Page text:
At this point, the mainspring is installed. Although my factory mainspring was canted a bit, I used it because I didn’t have a replacement on hand. I lubed the spring and spring guide with black tar for vibration dampening.


The mainspring and guide are now installed.

Here comes the hard part
Now, the gun is ready to be closed. The trigger is what holds everything together and in a Diana 27 the trigger is composed of many separate parts. I used to think the three ball bearings were the hard part, but an old mechanic’s trick solves that problem. Simply put lots of grease into each hole in the black cylinder, where the ball bearings ride and stick them in the holes. They won’t move during assembly.

However, the ball bearings are nothing compared to the trigger spring. It fits into a long slot on top of the black cylinder, but it acts upon the larger silver cylinder, as well. It moves the black and silver cylinders apart when the gun is fired. Cocking forces the two cylinders together, putting tension on the spring. This powerful trigger spring is actually held in place by the space BETWEEN the silver cylinder and the smaller black cylinder that rides inside it. The piston rod keeps the black cylinder aligned. It’s a complex arrangement.


These are the trigger parts that come out of the gun with a general disassembly. The actual trigger blade and several other parts remain attached to the mainspring tube.


The dark metal cylinder with the three ball bearings slides inside the silver tube. You can see the slot in the black cylinder where the spring fits. When the black cylinder is inside the silver cylinder, the front of the trigger spring also bears against the front edge of the shorter slot cut into the silver cylinder.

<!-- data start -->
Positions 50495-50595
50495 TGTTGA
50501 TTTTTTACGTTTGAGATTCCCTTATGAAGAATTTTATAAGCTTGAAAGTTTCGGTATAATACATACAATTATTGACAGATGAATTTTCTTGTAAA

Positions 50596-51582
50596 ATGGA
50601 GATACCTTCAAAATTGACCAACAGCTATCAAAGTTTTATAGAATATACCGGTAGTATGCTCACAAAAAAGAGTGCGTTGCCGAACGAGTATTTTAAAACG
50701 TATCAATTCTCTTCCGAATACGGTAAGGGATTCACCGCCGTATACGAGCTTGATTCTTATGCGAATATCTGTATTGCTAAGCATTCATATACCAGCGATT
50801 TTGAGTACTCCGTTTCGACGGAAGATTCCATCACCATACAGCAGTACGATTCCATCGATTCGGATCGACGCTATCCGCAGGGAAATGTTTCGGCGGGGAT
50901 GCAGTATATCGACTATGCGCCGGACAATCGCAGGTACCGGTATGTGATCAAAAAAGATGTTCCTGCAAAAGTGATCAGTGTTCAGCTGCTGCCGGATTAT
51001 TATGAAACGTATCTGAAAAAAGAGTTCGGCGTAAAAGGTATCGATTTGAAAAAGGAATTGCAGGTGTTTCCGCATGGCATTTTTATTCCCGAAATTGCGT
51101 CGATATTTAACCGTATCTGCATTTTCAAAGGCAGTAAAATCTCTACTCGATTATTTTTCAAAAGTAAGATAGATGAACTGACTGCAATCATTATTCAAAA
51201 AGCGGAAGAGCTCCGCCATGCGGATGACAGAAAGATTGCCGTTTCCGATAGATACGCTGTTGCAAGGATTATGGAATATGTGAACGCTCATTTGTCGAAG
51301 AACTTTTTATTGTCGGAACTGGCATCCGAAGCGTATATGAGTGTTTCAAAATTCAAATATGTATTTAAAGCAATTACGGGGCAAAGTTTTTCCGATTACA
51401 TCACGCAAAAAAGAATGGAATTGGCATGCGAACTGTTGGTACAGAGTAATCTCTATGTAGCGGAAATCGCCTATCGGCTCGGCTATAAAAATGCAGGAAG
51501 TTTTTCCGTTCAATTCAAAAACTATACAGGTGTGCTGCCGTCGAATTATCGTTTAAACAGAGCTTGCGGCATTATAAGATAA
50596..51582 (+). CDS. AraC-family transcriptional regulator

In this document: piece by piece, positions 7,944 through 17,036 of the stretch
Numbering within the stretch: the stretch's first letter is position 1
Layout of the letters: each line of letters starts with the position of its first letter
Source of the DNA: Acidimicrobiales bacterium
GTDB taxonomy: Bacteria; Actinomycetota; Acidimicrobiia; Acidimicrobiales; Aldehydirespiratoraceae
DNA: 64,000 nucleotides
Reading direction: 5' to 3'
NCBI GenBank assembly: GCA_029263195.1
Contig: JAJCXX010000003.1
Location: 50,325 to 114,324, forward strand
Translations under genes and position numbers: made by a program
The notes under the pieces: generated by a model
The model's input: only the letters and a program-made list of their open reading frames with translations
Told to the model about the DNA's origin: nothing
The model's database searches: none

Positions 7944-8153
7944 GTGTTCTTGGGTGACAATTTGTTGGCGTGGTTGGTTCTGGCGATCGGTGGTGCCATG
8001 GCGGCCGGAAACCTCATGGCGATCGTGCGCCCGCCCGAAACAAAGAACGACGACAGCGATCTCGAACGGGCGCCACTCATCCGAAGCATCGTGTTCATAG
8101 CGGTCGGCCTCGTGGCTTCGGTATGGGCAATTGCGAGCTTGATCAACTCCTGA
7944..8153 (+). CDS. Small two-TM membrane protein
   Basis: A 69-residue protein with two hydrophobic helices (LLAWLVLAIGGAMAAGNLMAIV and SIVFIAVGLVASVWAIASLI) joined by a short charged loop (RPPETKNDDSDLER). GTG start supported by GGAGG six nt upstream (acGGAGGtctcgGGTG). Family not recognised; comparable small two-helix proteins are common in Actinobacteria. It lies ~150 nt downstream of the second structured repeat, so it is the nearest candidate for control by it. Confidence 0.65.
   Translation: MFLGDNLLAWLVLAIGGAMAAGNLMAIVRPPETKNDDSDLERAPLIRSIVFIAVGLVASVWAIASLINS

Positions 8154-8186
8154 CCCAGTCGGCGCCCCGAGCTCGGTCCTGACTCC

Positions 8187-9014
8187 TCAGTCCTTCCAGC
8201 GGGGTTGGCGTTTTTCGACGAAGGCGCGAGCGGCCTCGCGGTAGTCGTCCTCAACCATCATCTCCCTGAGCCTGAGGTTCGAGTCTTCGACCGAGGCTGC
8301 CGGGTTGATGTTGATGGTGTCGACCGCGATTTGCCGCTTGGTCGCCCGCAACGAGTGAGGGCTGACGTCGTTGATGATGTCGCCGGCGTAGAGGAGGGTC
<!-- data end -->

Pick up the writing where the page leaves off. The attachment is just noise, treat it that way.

Here you see where the powerful trigger spring fits. When this assembly is inside the mainspring tube, it stays together because there’s no place for the parts to go.

Once the trigger parts are inside the mainspring tube and the long slots in the silver tube are aligned with the two holes in the mainspring tube, you can start squeezing them together with the compressor. Remember that you have to pull the trigger to get it out of the way as the parts go together.


As the mainspring compressor increases tension on the black cylinder, the trigger assembly slides together and also slides inside the mainspring tube. Remember to pull the trigger several times to allow these parts to clear it.

An alignment pin will help you line up the pin holes in the mainspring tube with the slots in the silver tube and the two pin holes in the black tube. Jiggle the tubes until they seem aligned, then adjust compressor tension until they’re aligned perfectly.

At this point, I should tell you that the rear pin is fatter than the front one. So, don’t put them into the wrong holes. The front pin may go in first, but the rear pin has more slop in the fit and usually goes in first. Consider it an assembly pin. After the front pin is in, the rear pin becomes loose and will fall out until you put the end cap back on. The front pin is the only thing holding the action together.

After that, it’s just a matter of installing the action into the stock and the job is done. And how did I do, you ask?

Next time.

author avatar
Tom Gaylord (B.B. Pelletier)